by Yasin Bangee
A lot of discourse over the internet recently has focused on the supposed comparison made between Islamophobia and racism. Detractors of Islam have argued they should be free to criticise aspects of Islam without being called a racist.
Racists on the other hand are excusing their own bigotry by gleefully pointing out Islam is not a race.
Whilst it’s true that Islam is a world religion, with Muslims found from Chile to China that in itself does not mean Islamophobia and racism are separated.
The West perpetuates a certain type of Muslim when considering Islam, terrorism and the Middle East. The man will almost always be brown, hooked noise, bushy eyebrows with a beard of some length. A manic look and an open snarling mouth no doubt illustrated to portray a person of hate, spouting bigotry against the ideals of the West.
The woman will almost always be in some form of a headscarf, a niqab or burkha. She will be with 2-3 other women dressed similarly, perhaps looking meek or obedient to suit the western perception that women of Islam are oppressed.
When the West uses these caricatures of Islam, the victims of anti-Islamic sentiments are women and men who fit the above physical description. It’s no coincidence that mosques are targeted with bombs, or Asian men with beards are stabbed to death by white supremacists, or that brown children are targeted for racial abuse all over the country. I’ve written about such instances in my earlier Islamophobia pieces.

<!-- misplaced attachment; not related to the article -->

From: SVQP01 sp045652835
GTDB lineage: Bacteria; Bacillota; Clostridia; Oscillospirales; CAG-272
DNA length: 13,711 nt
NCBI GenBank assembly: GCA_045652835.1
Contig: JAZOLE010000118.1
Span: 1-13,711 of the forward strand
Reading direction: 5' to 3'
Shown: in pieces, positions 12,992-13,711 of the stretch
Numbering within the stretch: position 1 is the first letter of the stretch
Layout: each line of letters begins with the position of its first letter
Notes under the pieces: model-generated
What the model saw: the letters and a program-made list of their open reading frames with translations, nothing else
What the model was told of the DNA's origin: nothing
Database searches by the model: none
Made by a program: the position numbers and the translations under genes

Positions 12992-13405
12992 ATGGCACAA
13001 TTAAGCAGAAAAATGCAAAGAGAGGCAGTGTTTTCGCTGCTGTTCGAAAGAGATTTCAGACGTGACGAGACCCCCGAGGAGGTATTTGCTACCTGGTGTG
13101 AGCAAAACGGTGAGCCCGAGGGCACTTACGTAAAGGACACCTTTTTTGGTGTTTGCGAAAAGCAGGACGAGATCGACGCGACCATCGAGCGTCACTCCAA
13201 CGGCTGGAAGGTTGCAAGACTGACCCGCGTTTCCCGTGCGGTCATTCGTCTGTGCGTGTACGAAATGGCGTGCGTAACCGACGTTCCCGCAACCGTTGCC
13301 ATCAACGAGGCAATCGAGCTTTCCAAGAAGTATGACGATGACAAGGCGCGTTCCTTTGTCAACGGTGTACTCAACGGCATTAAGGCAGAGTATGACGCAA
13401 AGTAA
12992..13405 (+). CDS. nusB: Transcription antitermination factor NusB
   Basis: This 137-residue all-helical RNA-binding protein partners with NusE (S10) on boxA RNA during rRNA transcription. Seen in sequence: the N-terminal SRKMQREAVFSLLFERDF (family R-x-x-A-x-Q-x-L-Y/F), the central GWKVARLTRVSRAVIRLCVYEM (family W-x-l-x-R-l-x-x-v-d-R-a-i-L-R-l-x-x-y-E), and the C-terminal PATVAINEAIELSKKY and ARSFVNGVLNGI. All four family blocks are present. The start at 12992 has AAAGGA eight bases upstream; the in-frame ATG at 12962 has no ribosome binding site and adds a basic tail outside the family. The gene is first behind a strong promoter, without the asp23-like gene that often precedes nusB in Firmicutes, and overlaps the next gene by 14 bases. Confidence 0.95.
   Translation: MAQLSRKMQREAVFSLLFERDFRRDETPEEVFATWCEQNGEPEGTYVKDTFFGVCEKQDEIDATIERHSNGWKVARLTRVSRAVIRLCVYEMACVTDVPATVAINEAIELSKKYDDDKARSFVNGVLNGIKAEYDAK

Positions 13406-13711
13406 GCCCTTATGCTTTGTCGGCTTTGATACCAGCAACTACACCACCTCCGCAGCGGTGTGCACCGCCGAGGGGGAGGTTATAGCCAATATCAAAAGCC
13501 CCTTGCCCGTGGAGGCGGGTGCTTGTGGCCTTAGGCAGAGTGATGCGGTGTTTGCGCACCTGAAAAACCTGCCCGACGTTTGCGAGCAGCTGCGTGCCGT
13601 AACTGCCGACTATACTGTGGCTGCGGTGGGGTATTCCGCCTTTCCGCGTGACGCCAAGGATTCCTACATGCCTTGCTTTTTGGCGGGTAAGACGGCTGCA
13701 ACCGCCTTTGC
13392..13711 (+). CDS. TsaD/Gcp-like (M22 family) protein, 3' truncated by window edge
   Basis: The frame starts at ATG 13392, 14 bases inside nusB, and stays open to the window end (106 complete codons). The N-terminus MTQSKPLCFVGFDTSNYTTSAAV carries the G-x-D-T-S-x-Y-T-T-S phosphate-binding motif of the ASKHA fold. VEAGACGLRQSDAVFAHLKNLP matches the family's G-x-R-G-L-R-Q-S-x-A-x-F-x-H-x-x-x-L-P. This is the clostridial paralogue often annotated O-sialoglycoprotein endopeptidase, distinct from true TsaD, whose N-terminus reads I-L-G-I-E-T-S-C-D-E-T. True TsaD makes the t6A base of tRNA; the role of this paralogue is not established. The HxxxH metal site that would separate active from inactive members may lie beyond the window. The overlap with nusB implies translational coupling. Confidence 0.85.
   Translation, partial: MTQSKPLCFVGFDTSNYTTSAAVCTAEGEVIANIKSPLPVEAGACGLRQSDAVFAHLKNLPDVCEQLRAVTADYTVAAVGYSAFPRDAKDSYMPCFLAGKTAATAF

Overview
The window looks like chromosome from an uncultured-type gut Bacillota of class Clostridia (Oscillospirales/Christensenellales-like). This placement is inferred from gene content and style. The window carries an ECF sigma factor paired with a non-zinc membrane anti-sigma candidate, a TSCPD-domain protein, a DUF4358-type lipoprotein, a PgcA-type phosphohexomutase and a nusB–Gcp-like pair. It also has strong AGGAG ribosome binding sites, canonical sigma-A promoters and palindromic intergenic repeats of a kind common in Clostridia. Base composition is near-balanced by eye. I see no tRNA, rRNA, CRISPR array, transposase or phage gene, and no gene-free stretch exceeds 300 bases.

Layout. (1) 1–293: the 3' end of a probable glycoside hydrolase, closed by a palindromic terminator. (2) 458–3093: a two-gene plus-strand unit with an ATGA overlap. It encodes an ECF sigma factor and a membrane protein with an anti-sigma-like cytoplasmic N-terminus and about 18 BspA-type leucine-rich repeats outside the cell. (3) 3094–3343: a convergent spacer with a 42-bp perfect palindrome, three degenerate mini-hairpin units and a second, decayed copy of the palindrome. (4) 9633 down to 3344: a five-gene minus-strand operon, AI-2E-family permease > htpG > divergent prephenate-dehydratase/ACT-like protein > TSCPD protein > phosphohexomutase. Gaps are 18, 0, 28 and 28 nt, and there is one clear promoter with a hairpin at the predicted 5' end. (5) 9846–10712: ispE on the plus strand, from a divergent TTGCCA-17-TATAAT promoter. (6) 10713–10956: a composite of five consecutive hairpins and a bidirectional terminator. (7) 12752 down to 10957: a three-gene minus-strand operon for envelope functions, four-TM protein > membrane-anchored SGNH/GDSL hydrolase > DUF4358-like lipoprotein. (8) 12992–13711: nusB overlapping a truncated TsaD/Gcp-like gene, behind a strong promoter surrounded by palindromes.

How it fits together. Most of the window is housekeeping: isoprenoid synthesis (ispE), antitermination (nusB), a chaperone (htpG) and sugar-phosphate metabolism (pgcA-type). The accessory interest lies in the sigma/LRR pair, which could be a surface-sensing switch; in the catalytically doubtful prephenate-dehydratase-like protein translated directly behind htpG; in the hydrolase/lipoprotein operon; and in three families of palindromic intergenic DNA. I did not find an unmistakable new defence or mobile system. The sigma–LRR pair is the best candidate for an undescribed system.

It’s also interesting to note that Islamic women who match the western perception face a greater level of danger from racists or anti-Muslim proponents. Read this; Pregnant Muslim woman attacked in Paris miscarries and tell me why she was targeted. Or this, where 5 Muslim women speak of their experiences of bigotry. A few examples of Muslim women facing aggression usually at the hands of white men. The reality is that such instances probably number in the thousands across the UK.
French burka ban – the truth behind the veil | OBV
Islamophobia and race aren’t separate, not when the aggressors target specific men and women for anti-Muslim attacks/abuse. The society we live in has taught us all that Muslim Man/Woman are a specific type of brown, bearded and scarfed individual. When bad things happen and Muslims face scrutiny attention focuses to those ideal and typical Muslims and they bear the brunt of racist hatred and violence
That’s how Islamophobia and racism merges together.
Yasin Bangee is a writer based in the North West. He writes about his main passions, football, social justice and inequality, and offers thoughts on all things political. As a a British Muslim he has first hand experience of the rise and impact of Islamophobia. Archive of his column ‘This Week in Islamophobia‘ Find his writing at False7andahalf
- You don’t know me. #Islamophobia (mediadiversityuk.com)
- Top Ten differences between White Terrorists and Others